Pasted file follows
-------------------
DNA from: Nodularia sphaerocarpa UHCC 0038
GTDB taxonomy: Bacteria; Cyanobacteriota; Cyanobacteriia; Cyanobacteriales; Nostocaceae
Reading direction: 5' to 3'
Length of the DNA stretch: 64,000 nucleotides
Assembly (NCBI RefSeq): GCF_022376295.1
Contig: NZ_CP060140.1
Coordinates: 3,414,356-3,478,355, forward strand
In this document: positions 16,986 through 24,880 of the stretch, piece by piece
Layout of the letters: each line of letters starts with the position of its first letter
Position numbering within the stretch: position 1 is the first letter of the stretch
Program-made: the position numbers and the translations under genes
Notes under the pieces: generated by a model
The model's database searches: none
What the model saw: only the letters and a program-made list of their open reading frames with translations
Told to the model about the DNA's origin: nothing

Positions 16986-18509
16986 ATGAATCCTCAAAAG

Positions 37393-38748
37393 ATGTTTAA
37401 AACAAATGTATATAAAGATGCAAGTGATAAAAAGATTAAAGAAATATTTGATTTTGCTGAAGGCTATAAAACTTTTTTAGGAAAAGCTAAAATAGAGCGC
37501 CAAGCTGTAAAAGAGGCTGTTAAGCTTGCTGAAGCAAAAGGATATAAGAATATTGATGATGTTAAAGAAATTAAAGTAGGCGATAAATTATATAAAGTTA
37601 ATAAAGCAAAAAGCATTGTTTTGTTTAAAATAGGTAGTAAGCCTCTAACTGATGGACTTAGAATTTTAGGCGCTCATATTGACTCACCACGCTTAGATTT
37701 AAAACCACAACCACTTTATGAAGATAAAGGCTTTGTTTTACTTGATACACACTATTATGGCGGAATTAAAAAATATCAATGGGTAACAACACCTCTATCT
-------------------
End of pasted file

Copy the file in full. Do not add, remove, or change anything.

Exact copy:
DNA from: Nodularia sphaerocarpa UHCC 0038
GTDB taxonomy: Bacteria; Cyanobacteriota; Cyanobacteriia; Cyanobacteriales; Nostocaceae
Reading direction: 5' to 3'
Length of the DNA stretch: 64,000 nucleotides
Assembly (NCBI RefSeq): GCF_022376295.1
Contig: NZ_CP060140.1
Coordinates: 3,414,356-3,478,355, forward strand
In this document: positions 16,986 through 24,880 of the stretch, piece by piece
Layout of the letters: each line of letters starts with the position of its first letter
Position numbering within the stretch: position 1 is the first letter of the stretch
Program-made: the position numbers and the translations under genes
Notes under the pieces: generated by a model
The model's database searches: none
What the model saw: only the letters and a program-made list of their open reading frames with translations
Told to the model about the DNA's origin: nothing

Positions 16986-18509
16986 ATGAATCCTCAAAAG

Positions 37393-38748
37393 ATGTTTAA
37401 AACAAATGTATATAAAGATGCAAGTGATAAAAAGATTAAAGAAATATTTGATTTTGCTGAAGGCTATAAAACTTTTTTAGGAAAAGCTAAAATAGAGCGC
37501 CAAGCTGTAAAAGAGGCTGTTAAGCTTGCTGAAGCAAAAGGATATAAGAATATTGATGATGTTAAAGAAATTAAAGTAGGCGATAAATTATATAAAGTTA
37601 ATAAAGCAAAAAGCATTGTTTTGTTTAAAATAGGTAGTAAGCCTCTAACTGATGGACTTAGAATTTTAGGCGCTCATATTGACTCACCACGCTTAGATTT
37701 AAAACCACAACCACTTTATGAAGATAAAGGCTTTGTTTTACTTGATACACACTATTATGGCGGAATTAAAAAATATCAATGGGTAACAACACCTCTATCT